Greek faces tough conditions under deal with euro zone
Updated: 2015-07-14 09:56
German Chancellor Angela Merkel speaks during a news conference at the end of a euro zone leaders summit in Brussels, Belgium, July 13, 2015. [Photo/Agencies]
Greece won conditional agreement to receive a possible 86 billion euros ($95 billion) over three years. As part of the deal, euro zone finance ministers will discuss on Monday how to keep Greece financed during the time it will need to agree a bailout, but none of the options appear easy, officials said.
Athens must meet a tight timetable for enacting unpopular reforms of value added tax, pensions, budget cuts, bankruptcy rules and an EU banking law that could be used to make big depositors take losses.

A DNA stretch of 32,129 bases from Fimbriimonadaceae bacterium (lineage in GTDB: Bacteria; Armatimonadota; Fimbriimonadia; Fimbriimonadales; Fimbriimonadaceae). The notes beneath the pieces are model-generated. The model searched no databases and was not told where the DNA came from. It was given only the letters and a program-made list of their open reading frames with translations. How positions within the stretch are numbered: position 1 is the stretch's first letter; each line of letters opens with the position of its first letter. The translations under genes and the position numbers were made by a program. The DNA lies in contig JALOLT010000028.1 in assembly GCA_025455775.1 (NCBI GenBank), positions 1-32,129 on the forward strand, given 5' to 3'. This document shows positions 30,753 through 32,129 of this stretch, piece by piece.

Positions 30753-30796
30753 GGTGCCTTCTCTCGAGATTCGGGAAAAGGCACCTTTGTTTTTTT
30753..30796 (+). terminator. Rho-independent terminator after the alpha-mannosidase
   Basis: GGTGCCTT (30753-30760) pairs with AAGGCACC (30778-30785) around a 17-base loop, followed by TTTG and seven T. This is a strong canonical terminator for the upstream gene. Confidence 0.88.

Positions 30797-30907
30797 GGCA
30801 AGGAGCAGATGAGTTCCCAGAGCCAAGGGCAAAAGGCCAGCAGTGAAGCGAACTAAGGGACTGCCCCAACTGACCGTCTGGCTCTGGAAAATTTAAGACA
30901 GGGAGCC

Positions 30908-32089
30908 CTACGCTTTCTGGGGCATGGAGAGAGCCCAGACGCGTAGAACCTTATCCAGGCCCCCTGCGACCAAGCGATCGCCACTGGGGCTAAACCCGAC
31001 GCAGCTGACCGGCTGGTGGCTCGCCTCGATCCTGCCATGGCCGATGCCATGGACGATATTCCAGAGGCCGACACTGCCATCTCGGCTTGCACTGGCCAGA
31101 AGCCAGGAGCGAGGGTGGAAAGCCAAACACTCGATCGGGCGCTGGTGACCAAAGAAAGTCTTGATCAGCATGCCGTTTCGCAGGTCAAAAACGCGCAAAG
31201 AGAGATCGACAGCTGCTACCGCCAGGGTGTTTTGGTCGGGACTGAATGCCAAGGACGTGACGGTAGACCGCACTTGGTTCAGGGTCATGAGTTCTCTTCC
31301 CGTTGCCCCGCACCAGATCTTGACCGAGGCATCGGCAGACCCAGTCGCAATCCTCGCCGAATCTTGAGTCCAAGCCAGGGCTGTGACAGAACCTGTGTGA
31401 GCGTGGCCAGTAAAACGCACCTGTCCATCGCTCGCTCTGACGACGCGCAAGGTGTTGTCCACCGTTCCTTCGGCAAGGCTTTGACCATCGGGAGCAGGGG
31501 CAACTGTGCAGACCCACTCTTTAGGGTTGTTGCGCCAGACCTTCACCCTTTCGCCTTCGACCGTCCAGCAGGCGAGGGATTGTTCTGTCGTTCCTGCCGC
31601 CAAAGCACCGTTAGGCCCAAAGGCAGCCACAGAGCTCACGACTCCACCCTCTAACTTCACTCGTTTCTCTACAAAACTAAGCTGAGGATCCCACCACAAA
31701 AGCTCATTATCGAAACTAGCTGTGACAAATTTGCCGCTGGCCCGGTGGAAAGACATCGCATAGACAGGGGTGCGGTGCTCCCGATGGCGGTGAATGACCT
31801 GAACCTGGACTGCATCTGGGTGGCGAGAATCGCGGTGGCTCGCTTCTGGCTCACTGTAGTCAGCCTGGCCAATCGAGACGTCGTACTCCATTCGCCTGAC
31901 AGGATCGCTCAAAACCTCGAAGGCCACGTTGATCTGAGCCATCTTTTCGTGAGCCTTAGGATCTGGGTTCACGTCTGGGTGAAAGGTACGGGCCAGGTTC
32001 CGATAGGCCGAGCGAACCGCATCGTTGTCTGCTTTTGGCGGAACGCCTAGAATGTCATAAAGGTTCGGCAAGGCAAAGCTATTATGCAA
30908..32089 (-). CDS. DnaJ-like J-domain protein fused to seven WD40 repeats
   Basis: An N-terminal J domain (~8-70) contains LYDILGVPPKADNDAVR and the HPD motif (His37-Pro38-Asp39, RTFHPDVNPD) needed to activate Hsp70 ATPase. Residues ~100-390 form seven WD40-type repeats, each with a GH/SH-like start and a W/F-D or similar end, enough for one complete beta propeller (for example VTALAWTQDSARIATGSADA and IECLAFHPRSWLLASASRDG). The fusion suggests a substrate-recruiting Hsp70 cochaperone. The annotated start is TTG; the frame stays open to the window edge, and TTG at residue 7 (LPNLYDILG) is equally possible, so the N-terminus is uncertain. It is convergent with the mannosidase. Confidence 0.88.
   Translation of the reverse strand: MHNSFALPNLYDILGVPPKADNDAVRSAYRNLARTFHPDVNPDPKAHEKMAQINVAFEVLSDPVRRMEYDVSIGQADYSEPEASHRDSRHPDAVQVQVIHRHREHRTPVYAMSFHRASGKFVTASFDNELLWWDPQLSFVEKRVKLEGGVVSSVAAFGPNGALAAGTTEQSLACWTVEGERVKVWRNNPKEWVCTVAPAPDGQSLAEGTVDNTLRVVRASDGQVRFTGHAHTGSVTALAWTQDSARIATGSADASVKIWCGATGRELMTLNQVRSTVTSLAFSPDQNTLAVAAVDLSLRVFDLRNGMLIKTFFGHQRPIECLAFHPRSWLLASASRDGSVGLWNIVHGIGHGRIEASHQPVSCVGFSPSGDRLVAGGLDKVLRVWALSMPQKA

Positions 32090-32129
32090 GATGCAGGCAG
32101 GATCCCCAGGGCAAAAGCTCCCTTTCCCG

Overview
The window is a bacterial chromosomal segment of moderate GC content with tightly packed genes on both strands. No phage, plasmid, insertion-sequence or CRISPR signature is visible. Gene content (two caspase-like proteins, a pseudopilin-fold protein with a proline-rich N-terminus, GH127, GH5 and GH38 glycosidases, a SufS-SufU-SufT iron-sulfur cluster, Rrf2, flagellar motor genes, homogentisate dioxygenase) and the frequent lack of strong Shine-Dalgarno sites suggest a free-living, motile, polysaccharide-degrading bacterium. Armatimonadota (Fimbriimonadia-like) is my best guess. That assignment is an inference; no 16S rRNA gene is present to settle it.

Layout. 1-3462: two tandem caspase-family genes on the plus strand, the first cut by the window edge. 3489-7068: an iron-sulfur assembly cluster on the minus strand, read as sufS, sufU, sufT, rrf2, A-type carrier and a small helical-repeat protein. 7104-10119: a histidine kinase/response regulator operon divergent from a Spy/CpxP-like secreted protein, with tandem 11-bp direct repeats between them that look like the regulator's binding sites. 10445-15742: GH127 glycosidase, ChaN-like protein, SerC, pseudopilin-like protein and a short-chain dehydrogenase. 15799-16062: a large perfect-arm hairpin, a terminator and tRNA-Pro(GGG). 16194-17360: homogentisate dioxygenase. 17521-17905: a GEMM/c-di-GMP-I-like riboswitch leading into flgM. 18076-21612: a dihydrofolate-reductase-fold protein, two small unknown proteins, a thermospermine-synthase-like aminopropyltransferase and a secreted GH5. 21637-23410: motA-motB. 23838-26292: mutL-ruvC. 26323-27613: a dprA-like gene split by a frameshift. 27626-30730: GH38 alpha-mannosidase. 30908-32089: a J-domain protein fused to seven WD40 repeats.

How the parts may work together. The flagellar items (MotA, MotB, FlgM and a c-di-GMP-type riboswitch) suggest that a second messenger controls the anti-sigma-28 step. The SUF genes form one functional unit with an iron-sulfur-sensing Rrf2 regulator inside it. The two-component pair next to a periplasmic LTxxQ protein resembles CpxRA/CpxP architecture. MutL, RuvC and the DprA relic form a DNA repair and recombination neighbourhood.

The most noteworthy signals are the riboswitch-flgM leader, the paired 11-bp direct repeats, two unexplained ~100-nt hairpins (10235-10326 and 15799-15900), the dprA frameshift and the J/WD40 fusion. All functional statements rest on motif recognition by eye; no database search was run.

German Chancellor Angela Merkel said she could recommend "with full confidence" that the Bundestag authorise the opening of loan negotiations once the Greek parliament has approved the entire programme and passed the first laws.
The Bundestag is due to vote on Greece on Friday.
Merkel's allies meanwhile defended the deal, with her chief of staff, Peter Altmaier, saying Europe had won and Germany "was part of the solution -- from the beginning until the end!"
But in Greece, relief was mixed with anger at Germany.
Asked whether the tough conditions imposed on Greece were not similar to the 1919 Versailles treaty that forced crushing reparations on a defeated Germany after World War One, Merkel said: "I won't take part in historical comparisons, especially when I didn't make them myself."